Four years ago, after being elected to the New York City Council, we both learned what it means to be a public official the only way you really can: on the job. Now we are learning on the job in a very different role, with our families, as fathers of new children. As we experience this once-in-a-lifetime moment alongside our respective partners, we are excited and, perhaps like all parents, more than a little nervous. Helping to settle our nerves is the fact that we’re able to stay home with our families as we navigate this new stage in life. We are both lucky: As elected officials, our leave is at our discretion. We have both decided to take the time to be with our families.
In the United States, new parents seeking time with their child face both a legal and cultural challenge. There is no national mandate for paid family leave. Even where it is offered, fathers remain a lot less likely than mothers to take full advantage. As elected officials and as fathers, we hope that taking leave will help empower other new fathers who are considering their leave options to take time as well.
Being at home following the birth or adoption of a child should not be a luxury reserved for elected officials or those who can afford to forgo their salaries. Everywhere outside of the United States, it’s not. Some form of paid family leave is mandatory in every other nation in the world, with the exception of Papua New Guinea.
Congress finally guaranteed some employees 12 weeks of unpaid leave with the passage of the 1993 Family Medical Leave Act. Unfortunately, the Department of Labor estimated in 2012 that caveats in the law exclude from coverage four out of five work sites. Without paid leave, nearly half of employees say that even if they do qualify, they can’t afford to take unpaid leave.
In New York we have begun to make progress, notably with Gov. Andrew Cuomo enacting the strongest paid family leave policy in the country, joining California, New Jersey and Rhode Island in going beyond unpaid leave. Since Jan. 1, New Yorkers who qualify – parents during the first year of the birth or adoption, caretakers for sick immediate family, workers with immediate family who have been notified of mandatory overseas military service, and anyone working at least 20 hours per week – can take up to eight weeks of paid leave at 50 percent of their salary. In New York City, Mayor Bill de Blasio in 2015 announced paid parental leave for many New York City employees at 100 percent pay for up to 12 weeks.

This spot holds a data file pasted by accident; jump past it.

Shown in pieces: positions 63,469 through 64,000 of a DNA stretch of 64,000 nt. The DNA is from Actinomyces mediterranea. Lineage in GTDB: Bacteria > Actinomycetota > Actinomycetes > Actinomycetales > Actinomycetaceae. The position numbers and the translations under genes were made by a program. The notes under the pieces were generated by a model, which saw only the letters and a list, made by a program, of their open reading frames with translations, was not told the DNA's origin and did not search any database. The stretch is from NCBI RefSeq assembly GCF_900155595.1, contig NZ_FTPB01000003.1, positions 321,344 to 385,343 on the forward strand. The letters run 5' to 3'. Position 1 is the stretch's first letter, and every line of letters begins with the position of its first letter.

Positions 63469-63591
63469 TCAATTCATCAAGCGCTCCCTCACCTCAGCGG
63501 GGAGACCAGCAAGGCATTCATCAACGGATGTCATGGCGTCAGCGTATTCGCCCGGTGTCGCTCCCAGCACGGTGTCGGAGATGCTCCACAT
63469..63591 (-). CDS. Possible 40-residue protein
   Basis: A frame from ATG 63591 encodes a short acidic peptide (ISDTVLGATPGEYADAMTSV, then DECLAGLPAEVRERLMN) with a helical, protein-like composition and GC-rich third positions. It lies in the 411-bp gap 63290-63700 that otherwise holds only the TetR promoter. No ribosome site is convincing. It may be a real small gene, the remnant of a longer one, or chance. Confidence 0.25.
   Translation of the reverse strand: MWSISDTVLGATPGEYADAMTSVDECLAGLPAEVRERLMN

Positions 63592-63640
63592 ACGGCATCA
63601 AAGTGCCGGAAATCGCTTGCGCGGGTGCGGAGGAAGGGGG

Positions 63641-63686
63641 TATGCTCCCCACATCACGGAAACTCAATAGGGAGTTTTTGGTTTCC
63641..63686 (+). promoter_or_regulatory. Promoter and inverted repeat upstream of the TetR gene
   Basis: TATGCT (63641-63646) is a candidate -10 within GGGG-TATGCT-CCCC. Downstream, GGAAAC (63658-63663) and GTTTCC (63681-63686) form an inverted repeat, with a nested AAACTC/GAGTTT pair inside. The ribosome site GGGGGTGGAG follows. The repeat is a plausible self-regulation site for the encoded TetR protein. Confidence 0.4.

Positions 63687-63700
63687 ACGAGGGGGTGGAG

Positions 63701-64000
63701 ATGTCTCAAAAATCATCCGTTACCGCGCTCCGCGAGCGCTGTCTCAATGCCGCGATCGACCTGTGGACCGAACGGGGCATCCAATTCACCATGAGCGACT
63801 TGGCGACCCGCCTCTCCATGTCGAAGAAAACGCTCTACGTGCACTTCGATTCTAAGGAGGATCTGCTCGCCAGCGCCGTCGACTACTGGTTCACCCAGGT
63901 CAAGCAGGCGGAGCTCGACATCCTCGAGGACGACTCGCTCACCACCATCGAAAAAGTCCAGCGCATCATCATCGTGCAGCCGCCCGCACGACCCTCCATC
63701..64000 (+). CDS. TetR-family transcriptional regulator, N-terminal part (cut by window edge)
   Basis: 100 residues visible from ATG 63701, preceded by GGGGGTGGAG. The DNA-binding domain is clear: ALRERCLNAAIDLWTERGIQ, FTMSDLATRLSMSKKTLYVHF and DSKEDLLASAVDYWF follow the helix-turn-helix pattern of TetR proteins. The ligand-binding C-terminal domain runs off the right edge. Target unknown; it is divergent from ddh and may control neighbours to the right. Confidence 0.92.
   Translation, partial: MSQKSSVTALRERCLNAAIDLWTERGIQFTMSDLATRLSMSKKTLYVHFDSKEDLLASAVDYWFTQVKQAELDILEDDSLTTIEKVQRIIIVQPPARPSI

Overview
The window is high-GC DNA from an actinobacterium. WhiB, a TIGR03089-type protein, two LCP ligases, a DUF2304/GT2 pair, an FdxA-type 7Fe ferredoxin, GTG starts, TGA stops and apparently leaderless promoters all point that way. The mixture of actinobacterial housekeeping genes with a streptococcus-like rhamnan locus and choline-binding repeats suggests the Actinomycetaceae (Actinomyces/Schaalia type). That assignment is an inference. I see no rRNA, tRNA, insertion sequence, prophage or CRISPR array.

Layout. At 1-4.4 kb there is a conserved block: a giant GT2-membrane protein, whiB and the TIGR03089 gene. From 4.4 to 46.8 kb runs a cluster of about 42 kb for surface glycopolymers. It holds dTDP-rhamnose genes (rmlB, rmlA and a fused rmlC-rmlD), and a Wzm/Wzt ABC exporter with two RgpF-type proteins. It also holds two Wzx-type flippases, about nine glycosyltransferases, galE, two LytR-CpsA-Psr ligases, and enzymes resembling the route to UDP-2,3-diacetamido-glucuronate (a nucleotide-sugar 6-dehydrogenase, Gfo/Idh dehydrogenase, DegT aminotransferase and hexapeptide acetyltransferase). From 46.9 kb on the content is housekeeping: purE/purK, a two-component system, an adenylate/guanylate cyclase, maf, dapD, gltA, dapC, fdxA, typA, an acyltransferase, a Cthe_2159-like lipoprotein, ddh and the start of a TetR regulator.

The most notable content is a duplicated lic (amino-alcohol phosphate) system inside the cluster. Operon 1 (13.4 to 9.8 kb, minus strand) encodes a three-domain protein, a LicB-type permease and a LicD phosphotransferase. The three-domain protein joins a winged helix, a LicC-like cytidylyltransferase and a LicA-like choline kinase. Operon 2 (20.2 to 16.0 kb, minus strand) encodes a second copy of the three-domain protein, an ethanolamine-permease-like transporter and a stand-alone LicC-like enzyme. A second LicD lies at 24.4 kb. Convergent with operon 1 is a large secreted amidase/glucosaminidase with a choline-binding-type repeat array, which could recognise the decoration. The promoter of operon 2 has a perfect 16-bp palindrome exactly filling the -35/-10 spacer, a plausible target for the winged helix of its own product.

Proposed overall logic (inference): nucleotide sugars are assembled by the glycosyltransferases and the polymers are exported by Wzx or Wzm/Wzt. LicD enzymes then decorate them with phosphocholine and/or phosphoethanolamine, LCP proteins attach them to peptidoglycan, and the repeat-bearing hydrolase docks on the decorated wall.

We proudly supported both of these policies. However, the mayor’s announcement came with a huge caveat: The new policy only covers what are called managerial employees, failing to cover police officers, teachers, principals and other civil servants whose benefits are collectively bargained, and still go without paid family leave. It is standard for benefits to be determined through collective bargaining. However, rather than holding the policy as a bargaining chip, the mayor should commit now to work with unions to provide paid family leave by amending current contacts or by providing it in the next round of contracts.
As New York City councilmen and as New Yorkers who are kept safe by our police, ride our public transit and depend on city services from clean tap water to garbage pickup, we firmly believe we must provide our public employees with the same benefits we are now demanding from the private sector.
Fixing the law can only take us so far. Even as we enact new policies, parents – and fathers in particular – are not taking leave. While nearly 90 percent of fathers in the United States take some time off work for the birth or adoption of a child, they tend to take only one day of leave for every month a mother takes.
Many fathers are concerned about pressure from their workplace and a stigmaagainst paternal leave, but it is time for our culture to change. Staying at home is good for our children and for parents, regardless of the parent’s gender. The sacrifice to careers that results from taking time off to raise a child cannot fall only on mothers. The more normal it becomes for men in particular to take leave, the less they will see it as a threat to their careers, as our former colleague Daniel Garodnick has argued.
As first-time fathers, we believe each of us must do our best to define what it means to be a man. This means being at home so our children can bond with their parents and so that our wives, like us, can continue in their careers.
We hope that anybody with the ability to take leave will do so, and that as legislators, we can change our laws so all city employees and eventually all New Yorkers can. And we hope that our society begins to expect from its fathers that they will take full paid paternity leave.